Welcome to a society where killing a whale is inherently evil, but killing the unborn is your right. Sitting in a restaurant smoking a cigarette is immoral because it affects those around you, but redefining marriage and teaching our children in our schools that their Bible is woefully outdated and their parents are just misinformed is the unmitigated right of the state. My point is this: People immersed in the fallen world don’t react well to truth. It isn’t clear to them, and we don’t appear to be what we truly are at all.
Beside the fact that people who are immersed in the fallen viewpoint of the world don’t generally respond to moral truth in a positive way, there is a second meaning to verse thirteen. Believers will be prone to forget how much God’s way contrasts with the world, and how utterly uncomfortable we make people who have no commitment to God. That is why John made the abrupt statement that we would eventually find ourselves on the back end of hatred.
There was a time most believers would have said John’s term “hate” was too strong. I don’t think that time is now.
We have been living with a growing hatred and it is just below the surface – ready to pounce when it can find the power to do so. It is the reason we have recently worked to circle the wagons with believers and anyone with which we can find help in to stem the political and intellectual tide.
• As Jesus followers, we have to remember we hear the media with different ears than others. When our Biblical beliefs, foundational to our world view, are mocked because we don’t believe that a man with male parts can simultaneously be a woman because he feels like it today – we don’t feel like we are stretching the truth.
• When we demand that a baby be protected from those who would thrust an instrument of death into their skull weeks before they are born, we don’t think we are being hateful. We think we are defending human life. We aren’t cutting off freedom, we are making sure that life is not demeaned.
• When officials enlist our schools to force curricula concerning Freud’s made up gender ideology, we don’t believe Christian parents are being hateful to teach their own children the Scriptures. We believe we are preserving the parent’s right to pass their beliefs to their children. We don’t believe that diversity and tolerance mean we can allow them to rewrite morality daily with no care for the people and institutions it may destroy.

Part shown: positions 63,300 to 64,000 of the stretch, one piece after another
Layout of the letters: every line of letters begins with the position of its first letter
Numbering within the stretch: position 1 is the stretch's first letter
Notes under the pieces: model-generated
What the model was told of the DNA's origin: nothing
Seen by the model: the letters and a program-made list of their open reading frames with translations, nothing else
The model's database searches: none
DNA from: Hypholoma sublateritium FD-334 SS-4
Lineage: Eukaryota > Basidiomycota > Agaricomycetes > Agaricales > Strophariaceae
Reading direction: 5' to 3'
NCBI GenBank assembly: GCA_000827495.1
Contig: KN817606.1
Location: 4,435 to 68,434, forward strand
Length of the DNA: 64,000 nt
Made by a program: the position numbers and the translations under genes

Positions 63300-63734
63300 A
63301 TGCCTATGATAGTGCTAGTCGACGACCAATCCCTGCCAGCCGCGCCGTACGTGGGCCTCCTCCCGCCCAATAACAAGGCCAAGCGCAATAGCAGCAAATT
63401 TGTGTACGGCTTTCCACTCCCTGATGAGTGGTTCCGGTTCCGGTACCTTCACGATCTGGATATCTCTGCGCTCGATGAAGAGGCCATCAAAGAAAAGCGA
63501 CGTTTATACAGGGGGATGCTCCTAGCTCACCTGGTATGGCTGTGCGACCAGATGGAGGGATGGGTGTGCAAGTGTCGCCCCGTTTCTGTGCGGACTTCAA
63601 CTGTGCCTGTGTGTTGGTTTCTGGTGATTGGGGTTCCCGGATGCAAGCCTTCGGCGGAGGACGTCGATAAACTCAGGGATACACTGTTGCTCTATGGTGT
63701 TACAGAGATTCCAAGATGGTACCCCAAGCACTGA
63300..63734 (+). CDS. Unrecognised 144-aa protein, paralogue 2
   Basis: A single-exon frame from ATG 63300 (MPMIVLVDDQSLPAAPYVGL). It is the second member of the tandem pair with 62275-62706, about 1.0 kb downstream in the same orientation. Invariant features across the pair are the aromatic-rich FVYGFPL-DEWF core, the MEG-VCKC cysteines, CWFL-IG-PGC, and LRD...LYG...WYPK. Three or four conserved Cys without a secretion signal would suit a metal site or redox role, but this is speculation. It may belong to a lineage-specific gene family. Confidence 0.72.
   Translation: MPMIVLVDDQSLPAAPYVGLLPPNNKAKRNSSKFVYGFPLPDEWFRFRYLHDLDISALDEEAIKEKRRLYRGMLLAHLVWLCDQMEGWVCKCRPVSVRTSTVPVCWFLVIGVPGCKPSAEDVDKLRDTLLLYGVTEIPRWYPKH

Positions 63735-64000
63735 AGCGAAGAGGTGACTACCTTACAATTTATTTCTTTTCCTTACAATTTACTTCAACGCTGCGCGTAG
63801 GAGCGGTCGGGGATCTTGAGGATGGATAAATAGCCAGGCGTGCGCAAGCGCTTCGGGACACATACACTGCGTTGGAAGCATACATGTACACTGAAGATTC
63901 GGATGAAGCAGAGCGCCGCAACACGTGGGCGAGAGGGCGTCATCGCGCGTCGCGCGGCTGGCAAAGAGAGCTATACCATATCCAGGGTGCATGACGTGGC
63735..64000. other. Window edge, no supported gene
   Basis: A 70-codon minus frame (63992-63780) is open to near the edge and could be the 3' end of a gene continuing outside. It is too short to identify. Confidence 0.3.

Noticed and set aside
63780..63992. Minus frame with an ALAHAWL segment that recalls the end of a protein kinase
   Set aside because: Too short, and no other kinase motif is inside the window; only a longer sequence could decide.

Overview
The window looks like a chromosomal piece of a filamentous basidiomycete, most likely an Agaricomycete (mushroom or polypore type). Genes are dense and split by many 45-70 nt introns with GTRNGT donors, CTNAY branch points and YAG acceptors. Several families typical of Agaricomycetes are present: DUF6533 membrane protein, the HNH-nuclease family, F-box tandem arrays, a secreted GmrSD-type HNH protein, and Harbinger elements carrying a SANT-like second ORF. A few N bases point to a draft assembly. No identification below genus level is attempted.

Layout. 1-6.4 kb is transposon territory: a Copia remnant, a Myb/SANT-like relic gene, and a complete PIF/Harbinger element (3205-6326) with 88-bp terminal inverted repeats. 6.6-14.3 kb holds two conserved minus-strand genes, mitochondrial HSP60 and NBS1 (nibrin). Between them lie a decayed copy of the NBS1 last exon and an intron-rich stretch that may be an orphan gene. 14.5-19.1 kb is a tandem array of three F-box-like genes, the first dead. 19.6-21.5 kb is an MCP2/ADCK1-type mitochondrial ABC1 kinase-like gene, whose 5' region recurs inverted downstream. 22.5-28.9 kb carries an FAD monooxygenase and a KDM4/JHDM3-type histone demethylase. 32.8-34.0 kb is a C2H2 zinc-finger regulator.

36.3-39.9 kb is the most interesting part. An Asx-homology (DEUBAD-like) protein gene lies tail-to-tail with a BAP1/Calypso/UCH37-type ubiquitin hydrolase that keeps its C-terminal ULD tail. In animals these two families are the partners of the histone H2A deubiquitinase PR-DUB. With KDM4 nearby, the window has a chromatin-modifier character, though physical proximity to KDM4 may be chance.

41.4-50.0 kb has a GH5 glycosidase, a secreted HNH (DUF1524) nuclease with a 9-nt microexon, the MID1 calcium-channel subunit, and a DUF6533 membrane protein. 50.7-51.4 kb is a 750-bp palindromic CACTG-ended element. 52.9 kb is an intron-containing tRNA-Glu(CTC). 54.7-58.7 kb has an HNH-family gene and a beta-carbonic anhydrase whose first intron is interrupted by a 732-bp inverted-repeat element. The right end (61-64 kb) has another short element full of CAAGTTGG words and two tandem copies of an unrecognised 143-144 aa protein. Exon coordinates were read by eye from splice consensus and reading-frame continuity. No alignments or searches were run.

We don’t believe we have moved the goal posts or redefined things. We aren’t creating new letters and phobias with each new semester. It isn’t us. Most of us really are not activists. We believe in our future – but feel responsible for what was passed to us.
• When bakers and photographers can’t choose to opt out of involvement in something that violates their faith – we don’t want to see their businesses destroyed in the name of tolerance.
• When nuns are forced to provide funding for birth control, we don’t think our country becomes more free. We feel like our government is attacking us, and ignoring Biblical values.
We get tired of being called names because we still believe what the Bible teaches – but John cautioned we should understand why it happens. Ironically, we can point out how many of those beliefs set forth in the Scriptures are what gave us the freedoms and foundations of the very society that are under attack. Honestly, hate is looking less and less like a word too strong for how the world feels if one looks at media, the world of education or in the realm of entertainment.